There are several arguments in favor of space settlement, or, more specifically, why we should establish a human-centric economy in low-earth-orbit.:
a human-centric economy in low-earth-orbit (LEO) is a space-based network of settlements, outposts and manufacturing centers that provides goods and services produced in LEO by humans, and machines tended by humans based in LEO, to populations and consumers based on Earth, LEO and beyond.
A human-centric economy in low earth orbit:
is necessary to support Beyond Earth Orbit (BEO) exploration and settlement initiatives. Amyriadoforganizations all have ambitious plans to return to the Moon, colonize Mars, and explore the asteroids. There is even talk of organizing manned missions to explore the moons of Jupiter and Saturn. All of these missions will be challenging. Imagine how much easier they will be with a robust base of operations in low Earth orbit? Rather than having to haul fuel from Earth, these missions can purchase fuel and spare parts from private-sector manufacturing centers in LEO. Should something go wrong, they can escape to medical and trauma centers in LEO, rather than having to brave a fiery reentry in a damaged condition. Settlements based in the human-centric LEO economy will be a congregation point for explorers, colonizers and manufacturers and accelerate the exchange of information between these groups. Imagine how much simpler and easier it may have been for James Cook if a fully-stocked medical and supply center existed in Hawaii in 1730, or for Lewis and Clark if they had a full-fledged general store in the Pacific Northwest in 1800? Imagine how much more they may have learned? A human-centric LEO economy will significantly lower the cost, time and risk of BEO exploration, as well as greatly increase the knowledge gained from these efforts.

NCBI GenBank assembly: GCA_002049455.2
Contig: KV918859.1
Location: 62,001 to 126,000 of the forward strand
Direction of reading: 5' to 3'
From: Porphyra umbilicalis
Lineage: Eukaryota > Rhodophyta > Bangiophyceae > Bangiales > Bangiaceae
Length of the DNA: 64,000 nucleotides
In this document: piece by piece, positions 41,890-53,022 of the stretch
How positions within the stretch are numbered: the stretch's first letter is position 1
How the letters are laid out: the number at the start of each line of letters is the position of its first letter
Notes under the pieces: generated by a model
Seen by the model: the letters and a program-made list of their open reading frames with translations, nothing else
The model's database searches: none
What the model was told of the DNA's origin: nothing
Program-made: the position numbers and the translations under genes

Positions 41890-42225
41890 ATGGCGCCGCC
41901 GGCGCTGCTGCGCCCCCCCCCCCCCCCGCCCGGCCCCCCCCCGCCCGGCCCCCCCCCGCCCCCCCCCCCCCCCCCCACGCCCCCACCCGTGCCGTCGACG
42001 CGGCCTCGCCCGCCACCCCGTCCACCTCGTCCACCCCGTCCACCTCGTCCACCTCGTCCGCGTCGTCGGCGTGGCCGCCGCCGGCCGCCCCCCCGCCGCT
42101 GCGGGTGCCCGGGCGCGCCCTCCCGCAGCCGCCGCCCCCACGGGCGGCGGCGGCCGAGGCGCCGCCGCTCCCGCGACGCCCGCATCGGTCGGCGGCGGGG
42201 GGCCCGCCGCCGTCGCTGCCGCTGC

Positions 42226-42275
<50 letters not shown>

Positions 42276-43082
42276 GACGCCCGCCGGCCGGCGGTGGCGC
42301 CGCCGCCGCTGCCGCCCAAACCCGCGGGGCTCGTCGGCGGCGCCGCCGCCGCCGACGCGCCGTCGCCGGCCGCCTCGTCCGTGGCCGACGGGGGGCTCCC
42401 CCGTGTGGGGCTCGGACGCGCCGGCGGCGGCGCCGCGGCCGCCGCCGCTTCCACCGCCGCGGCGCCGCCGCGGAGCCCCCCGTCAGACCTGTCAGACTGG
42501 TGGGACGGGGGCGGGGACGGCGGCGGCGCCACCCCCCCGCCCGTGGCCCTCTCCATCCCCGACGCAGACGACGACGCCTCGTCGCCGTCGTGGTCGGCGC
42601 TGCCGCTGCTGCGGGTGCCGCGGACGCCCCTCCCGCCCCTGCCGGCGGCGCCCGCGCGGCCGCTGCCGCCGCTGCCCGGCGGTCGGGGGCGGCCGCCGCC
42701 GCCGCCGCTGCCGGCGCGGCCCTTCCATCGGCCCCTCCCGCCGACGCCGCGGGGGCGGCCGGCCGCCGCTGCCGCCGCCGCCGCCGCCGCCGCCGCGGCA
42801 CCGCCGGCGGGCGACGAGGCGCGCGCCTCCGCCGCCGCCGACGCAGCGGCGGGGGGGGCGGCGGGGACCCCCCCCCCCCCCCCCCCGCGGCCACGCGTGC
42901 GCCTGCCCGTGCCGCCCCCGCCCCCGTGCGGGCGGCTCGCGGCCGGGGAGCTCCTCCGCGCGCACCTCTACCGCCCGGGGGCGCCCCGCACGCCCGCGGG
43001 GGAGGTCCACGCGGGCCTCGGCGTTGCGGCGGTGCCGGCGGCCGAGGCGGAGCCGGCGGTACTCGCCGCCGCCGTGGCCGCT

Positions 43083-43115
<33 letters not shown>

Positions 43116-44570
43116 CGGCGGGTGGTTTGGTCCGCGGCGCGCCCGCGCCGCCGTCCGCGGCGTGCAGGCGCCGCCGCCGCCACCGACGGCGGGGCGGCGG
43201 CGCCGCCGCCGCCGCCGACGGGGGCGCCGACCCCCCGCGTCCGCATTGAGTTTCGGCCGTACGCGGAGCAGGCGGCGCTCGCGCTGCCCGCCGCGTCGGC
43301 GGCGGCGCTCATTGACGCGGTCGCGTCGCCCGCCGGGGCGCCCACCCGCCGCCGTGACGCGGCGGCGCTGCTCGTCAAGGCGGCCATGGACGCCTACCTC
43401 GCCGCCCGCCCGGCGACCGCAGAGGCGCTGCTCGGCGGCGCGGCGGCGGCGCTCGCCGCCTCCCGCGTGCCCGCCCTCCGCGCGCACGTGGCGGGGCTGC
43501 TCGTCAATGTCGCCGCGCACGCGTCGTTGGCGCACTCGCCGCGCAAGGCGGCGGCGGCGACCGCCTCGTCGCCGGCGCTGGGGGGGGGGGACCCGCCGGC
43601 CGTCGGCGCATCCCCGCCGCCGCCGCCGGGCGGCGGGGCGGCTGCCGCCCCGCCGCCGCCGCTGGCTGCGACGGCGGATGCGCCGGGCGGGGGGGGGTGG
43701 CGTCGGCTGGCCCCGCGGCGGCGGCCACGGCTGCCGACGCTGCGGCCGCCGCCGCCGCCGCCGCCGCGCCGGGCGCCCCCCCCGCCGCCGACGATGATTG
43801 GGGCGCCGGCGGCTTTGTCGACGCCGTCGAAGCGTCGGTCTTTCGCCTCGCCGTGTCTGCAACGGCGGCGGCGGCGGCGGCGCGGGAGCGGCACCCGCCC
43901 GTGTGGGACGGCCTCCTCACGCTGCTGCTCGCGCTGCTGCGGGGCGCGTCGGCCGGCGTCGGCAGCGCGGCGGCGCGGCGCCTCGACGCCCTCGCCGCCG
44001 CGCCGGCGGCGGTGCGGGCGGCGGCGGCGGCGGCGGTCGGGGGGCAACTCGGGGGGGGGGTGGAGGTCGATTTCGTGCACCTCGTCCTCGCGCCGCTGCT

will produce goods and services that will improve life on Earth. Ubiquitous and more powerful satellite communications, higher-resolution imaging to prevent crime and improve the environment, exotic tourism, uber-luxurious space condo living, zero-gee physical therapy suites, advanced pharmaceuticals, space solar power, cheap raw materials, precious minerals required for high-tech products like electric cars, advanced manufacturing techniques – all of this and more can be provided by the human-centric LEO economy to improve life on Earth.
will expand the sphere of human civilization and provide the ideal location to preserve and expand the natural rights of humankind. The isolation and distances in space will allow settlements to experiment with new forms of social organizations. The human centric LEO economy will begin the process of moving human civilization into orbit and beyond.